Texas is not exactly famous for having lax marijuana laws, but recently there are some signs that the Texas Legislature might be leaning towards reform. In the past session, there were some early signs of change. A bill that aimed to reduce penalties for people caught with small amounts of pot made it further than any past reforms at the state level. Additionally, the state passed its first medical marijuana law, which will allow a very limited amount of treatment for a small group of patients.
There are also some signs that prominent figures in Texas law enforcement might be changing their perspective on certain drug laws.
A Changing Perspective on Texas Marijuana Laws?
The numbers are suggesting that law enforcement in many major Texan cities are changing their strategy towards the drug. Some police chiefs have openly criticized the laws, while other departments are lowering the priority of enforcing these crimes.
In 2011, Texas prosecutors dismissed 23 percent of misdemeanor cannabis cases. More liberal areas such as Travis County dismissed as many as half of these cases. In addition to a more liberal bent in urban areas, there is also a growing fiscal concern from conservatives about the costs of fighting these crimes. The combination of these mindsets could mean new drug laws in the lonestar state.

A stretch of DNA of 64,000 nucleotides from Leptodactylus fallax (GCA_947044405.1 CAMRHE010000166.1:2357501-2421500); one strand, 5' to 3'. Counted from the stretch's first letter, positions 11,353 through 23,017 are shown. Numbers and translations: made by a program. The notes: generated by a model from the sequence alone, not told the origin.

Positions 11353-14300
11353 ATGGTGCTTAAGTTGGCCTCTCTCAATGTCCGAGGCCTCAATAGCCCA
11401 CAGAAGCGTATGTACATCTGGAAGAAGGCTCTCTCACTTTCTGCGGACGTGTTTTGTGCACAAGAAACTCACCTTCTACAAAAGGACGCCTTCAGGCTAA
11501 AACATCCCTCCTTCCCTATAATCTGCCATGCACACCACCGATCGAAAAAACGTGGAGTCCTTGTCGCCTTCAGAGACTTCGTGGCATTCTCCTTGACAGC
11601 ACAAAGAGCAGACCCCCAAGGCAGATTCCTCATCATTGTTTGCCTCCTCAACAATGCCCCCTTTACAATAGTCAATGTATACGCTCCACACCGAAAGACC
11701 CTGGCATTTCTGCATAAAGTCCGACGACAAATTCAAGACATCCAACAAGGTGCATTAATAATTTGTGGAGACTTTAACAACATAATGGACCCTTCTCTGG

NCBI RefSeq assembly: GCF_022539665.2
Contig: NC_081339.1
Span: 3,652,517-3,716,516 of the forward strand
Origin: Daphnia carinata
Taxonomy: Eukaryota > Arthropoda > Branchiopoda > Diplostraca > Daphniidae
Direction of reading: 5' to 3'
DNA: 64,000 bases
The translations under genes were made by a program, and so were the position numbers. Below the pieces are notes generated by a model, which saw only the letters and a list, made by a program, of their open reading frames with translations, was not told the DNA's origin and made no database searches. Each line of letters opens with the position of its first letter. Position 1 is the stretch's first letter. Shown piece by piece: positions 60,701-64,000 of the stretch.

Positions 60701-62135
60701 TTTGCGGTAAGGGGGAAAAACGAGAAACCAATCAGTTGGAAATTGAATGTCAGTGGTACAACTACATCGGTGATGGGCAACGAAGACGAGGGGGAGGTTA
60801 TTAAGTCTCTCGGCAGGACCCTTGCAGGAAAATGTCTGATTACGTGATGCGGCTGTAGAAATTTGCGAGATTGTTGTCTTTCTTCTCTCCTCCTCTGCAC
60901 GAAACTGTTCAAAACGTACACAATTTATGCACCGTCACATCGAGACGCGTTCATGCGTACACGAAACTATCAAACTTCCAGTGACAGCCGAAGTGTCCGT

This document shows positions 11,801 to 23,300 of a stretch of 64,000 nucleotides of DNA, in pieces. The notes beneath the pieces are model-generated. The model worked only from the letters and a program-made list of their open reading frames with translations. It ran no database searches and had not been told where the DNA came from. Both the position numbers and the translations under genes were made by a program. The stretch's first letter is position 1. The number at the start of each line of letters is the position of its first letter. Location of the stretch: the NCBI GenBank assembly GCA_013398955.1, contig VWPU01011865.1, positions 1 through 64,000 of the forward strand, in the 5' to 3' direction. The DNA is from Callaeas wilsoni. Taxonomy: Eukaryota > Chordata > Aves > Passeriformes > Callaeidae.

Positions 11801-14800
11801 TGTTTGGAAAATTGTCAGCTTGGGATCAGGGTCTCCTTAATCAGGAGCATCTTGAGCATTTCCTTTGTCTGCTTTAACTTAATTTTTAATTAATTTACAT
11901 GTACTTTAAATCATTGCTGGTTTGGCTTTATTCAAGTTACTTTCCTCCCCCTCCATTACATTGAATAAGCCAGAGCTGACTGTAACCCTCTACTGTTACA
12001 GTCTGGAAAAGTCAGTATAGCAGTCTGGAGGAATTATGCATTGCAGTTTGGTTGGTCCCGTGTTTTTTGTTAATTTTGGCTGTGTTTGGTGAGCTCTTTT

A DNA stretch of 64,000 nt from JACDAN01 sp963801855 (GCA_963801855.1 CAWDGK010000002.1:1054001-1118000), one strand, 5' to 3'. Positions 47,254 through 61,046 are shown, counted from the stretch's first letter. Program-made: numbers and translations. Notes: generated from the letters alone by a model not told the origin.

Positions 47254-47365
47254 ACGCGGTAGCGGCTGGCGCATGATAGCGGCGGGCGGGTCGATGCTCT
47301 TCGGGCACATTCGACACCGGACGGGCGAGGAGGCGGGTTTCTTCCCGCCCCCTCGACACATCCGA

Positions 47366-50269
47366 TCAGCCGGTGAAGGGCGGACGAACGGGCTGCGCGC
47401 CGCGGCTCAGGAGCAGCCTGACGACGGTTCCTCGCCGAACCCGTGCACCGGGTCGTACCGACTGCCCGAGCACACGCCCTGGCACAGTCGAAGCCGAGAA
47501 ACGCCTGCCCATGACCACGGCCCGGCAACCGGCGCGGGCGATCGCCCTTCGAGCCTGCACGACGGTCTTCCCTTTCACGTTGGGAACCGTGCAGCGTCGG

For example, a state representative from El Paso is proposing a bill that would make huge reductions in penalties for people arrested with small amounts of marijuana. The law would replace jail time and a $2,000 fine with a $250 fine. Of course, the bill hasn’t passed, but the fact that reforms such as these are now gaining traction in the Texas statehouse might be a sign of a new perspective on how to handle marijuana crimes.
While Texas remains one of the stricter states when it comes to marijuana laws, changes might be on the way. In the meantime, it’s important to remember that this substance is against the law. If you are arrested for marijuana possession, you should take this very seriously. Contact an attorney before you speak to law enforcement.